Many of the UK’s 30,000 schools face a fire safety threat because they are using noticeboards in classrooms and hallways that do not meet UK building standards. In some cases, noticeboards have been manufactured using fire-lighting material and are now in circulation within the UK school system.
The revelations, which are particularly shocking given the context of the Grenfell Tower tragedy, have been made by Gloucestershire based noticeboard manufacturer, Sundeala. The company is now launching a nationwide campaign to raise awareness about the hidden fire hazard in our schools, supported by Labour MP for Stroud, David Drew.
Mr Drew, a former teacher, raised his concerns about noticeboard fire safety in a special debate in Parliament last October, during which he called for better regulation of noticeboard materials, greater awareness, and changes to school fire risk guidelines.
Sundeala, which makes recyclable noticeboards that do meet UK standards, found that just six of 43 schools it recently surveyed could confirm all their noticeboards met the required standards. The findings point to the scale of the problem with 86% of 30,000 schools potentially at risk.
The survey also revealed that most schools have hundreds of noticeboards on their walls. The vast majority of these are bought online with cost being the driving factor in decision making.
David Drew MP said: “The materials that some companies use to make noticeboards are also in other contexts advertised as firelighters. That really drew my attention. I have called for the Government to ensure that there is a level playing field for manufacturers and for school fire risk assessment guidelines to be updated.”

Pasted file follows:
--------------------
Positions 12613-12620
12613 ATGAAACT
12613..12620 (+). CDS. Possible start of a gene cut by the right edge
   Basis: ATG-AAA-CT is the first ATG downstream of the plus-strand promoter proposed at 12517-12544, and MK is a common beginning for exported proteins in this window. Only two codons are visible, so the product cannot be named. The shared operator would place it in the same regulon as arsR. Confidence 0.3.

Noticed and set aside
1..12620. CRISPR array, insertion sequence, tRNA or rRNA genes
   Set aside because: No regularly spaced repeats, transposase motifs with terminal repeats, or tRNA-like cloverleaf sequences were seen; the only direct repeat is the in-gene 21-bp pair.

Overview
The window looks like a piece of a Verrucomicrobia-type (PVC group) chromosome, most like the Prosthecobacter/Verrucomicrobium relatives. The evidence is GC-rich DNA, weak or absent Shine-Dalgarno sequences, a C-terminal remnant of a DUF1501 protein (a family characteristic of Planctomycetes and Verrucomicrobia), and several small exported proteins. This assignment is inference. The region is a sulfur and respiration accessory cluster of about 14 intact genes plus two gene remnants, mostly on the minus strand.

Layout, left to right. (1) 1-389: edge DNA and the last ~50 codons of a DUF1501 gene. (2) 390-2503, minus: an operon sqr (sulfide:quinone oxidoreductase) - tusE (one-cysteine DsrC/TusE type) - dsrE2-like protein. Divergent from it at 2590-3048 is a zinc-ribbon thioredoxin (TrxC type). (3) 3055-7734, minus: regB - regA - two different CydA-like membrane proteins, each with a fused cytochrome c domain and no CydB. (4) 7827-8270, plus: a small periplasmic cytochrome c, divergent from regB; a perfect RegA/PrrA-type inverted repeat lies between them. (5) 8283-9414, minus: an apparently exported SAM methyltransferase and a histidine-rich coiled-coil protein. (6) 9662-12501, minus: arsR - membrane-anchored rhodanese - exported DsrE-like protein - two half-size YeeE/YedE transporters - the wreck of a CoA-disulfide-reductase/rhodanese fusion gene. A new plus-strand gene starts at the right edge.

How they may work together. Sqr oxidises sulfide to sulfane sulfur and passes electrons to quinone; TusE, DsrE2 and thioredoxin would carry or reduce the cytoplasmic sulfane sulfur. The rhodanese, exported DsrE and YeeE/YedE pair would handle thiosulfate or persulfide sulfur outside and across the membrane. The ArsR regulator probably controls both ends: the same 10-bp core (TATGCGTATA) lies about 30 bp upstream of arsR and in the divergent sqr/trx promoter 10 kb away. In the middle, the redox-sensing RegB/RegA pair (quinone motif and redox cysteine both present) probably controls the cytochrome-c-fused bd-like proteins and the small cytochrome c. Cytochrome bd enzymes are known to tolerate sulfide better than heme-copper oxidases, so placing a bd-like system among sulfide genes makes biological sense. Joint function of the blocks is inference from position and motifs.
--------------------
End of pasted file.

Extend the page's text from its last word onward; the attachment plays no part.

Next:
Peter Hambro, Chairman of Sundeala, added: “Noticeboards look the same to most people, especially when viewed online. However, fire tests reveal just how stark the difference really is. One is a hazard and potential death trap; the other offers hope of averting a tragedy. It should be obvious which one our schools should be using. More needs to be done by Government to ensure everyone understands the building standards in this country and can review these products with a wider lens than just cost.”
The campaigners are also calling for online retailers, such as Amazon, to take greater responsibility for their role in ensuring manufacturers provide the appropriate safety information online if they are selling into the UK market. Many thousands of noticeboards are bought online but the information supplied about their safety standards is often insufficient and sometimes non-existent.
David Drew added: “Online retailers have an obligation to get this issue right for consumers. They should demand manufacturers from all over the world are clear about what is being produced and sold. It is that simple.”